The “make your own food” diet is cheaper, healthier and officially endorsed by Michelle Obama (and legions of health experts.) Find some great recipes online and make your meals drop-dead delicious; you won’t feel like you’re missing out if you look forward to your lunch every day.

Slash Your Phone BillSavings: $20-$40 every month

Don’t hyperventilate. There are numerous budget phone plans for $30 to $40 per month, with various unlimited options. Even if you're totally, breathlessly addicted to your phone, you shouldn’t be paying more than this during saving mode. Live with slightly fewer goodies for two years and then go back if you need to. But you might not miss your old plan anyway.

Dropkick Your Gym MembershipSavings: $60+ every month

Go for a jog around the block. Do crunches and push-ups in your living room. Watch one of the millions of YouTube videos featuring fitness gurus doing at-home workouts. Volunteer to walk dogs at your local animal shelter. In other words, a gym membership is a waste of your money.

Cash In On Cash-Back Credit CardsEarnings: $200+ per year

Does your bank offer a credit card with a cash-back program? Even just 0.5 per cent gives you a nice cash injection once a year—a decent chunk you can throw into your savings account.

Use your credit card everywhere you go and get at least $200 back once a year.

Rethink Your RentSavings: $200-$400+ every month

Since your biggest monthly expense is rent, this is where you can make your biggest wins.

If you're cohabiting and sharing rent with a partner, you’re in a good position already. But otherwise—if you're single and living solo—ask yourself if you're willing to make a big change to chop your saving schedule in half.

Reduce your rent by moving into a tiny bachelor in a less desirable neighbourhood, living with roommates, or even moving back in with parents. This could mean several hundred dollars every single month. In other words, your saving just went into hyperdrive.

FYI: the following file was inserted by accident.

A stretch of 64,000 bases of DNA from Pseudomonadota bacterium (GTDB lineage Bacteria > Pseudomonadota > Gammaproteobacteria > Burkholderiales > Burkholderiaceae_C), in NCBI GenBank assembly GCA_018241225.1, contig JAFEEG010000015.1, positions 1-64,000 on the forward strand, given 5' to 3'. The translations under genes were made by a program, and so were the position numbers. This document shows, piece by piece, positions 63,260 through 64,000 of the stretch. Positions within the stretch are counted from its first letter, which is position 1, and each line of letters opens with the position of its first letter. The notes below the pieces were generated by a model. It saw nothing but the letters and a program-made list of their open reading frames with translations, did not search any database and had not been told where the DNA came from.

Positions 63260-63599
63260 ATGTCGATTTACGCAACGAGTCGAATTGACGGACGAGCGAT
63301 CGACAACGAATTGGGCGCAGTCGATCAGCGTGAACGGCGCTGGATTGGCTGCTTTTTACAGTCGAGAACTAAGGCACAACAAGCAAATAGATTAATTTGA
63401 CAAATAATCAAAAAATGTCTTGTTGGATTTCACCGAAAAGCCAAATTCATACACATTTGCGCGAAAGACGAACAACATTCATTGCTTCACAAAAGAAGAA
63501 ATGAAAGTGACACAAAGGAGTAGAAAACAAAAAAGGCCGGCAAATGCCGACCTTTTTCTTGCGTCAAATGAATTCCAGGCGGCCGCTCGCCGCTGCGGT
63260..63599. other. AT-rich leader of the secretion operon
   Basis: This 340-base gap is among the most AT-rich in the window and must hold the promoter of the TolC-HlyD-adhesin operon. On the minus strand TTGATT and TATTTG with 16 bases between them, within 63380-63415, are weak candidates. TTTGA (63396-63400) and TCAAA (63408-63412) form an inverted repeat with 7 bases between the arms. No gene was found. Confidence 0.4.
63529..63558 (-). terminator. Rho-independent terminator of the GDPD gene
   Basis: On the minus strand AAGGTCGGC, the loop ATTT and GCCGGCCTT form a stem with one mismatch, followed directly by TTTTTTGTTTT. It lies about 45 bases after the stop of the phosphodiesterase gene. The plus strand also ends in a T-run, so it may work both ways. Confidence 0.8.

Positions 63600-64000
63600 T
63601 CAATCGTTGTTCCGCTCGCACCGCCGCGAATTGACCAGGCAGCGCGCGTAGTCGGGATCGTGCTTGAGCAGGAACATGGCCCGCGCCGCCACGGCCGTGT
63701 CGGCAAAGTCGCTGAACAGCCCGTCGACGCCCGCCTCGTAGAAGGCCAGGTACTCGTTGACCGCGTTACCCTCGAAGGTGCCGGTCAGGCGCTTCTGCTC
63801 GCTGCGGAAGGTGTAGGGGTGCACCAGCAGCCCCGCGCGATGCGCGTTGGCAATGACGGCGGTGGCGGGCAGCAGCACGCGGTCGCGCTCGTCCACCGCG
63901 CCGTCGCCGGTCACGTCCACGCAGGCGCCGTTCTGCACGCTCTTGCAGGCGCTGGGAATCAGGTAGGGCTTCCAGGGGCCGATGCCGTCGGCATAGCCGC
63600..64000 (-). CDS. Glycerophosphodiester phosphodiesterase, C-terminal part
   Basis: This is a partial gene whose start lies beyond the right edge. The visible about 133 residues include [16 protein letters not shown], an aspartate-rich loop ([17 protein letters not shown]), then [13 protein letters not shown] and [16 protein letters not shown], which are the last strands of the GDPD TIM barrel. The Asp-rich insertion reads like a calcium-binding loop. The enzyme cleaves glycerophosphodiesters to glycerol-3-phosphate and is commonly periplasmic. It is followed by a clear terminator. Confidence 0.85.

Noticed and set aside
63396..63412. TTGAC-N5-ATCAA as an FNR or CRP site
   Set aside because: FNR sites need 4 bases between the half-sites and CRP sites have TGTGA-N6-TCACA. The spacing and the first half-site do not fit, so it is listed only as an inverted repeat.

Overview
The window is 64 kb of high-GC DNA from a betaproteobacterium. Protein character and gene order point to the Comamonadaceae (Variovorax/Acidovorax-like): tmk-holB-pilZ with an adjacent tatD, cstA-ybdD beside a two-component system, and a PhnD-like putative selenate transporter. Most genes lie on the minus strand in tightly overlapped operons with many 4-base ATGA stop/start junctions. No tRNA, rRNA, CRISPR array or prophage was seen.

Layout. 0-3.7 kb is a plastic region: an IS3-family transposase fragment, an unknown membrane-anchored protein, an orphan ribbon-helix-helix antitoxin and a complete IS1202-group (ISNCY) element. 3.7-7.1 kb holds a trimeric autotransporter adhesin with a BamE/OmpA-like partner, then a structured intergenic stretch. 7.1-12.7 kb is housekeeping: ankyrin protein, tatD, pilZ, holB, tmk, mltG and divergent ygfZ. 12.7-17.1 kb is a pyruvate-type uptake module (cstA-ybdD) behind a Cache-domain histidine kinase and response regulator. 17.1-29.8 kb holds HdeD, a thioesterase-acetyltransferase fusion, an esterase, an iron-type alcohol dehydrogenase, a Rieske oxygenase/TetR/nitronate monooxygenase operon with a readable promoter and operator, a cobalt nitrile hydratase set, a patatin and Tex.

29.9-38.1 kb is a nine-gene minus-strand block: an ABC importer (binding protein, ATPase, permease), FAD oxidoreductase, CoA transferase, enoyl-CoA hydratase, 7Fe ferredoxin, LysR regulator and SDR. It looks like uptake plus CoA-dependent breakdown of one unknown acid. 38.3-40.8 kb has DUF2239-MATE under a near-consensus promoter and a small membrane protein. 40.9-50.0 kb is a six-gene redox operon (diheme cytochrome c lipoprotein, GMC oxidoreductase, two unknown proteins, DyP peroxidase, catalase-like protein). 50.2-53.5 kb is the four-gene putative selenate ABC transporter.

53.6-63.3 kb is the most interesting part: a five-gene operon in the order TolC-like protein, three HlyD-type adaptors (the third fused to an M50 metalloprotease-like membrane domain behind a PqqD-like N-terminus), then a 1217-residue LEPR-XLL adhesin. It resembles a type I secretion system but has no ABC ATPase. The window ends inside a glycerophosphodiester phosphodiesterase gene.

Curb Your CarSavings: $200-$300+ every month

You have a car? In Toronto? You must be a millionaire.

Seriously though, cars are fire pits for cash. Ditch the car, take transit, and buy a sweet condo close to your work and social life.

Transit is the hottest topic in Toronto right now (after real estate), and municipal, provincial and federal governments are finally feeling the heat. Expect major upgrades in the next decade or two, and when transit improves, surrounding neighbourhoods develop and mature, and your condo value will skyrocket.

Good Luck, Now To Get Saving!

Saving for a condo downpayment will require organization, discipline and perhaps a fundamental shift in your lifestyle. But buying a condo is a two-for-one deal—it’s a place to live, but also an investment with an amazing return.

For some lucky folks, it’s even a lottery ticket when values go through the roof. It’s worth the sacrifice.

Consult your bank to open a savings account and get financial advice. Use mortgage calculators online to see what your monthly mortgage payments will be (but don’t forget the maintenance fees, from $200-$500 per month.) And visit Toronto Storeys often for more condo tips!

Personal Finance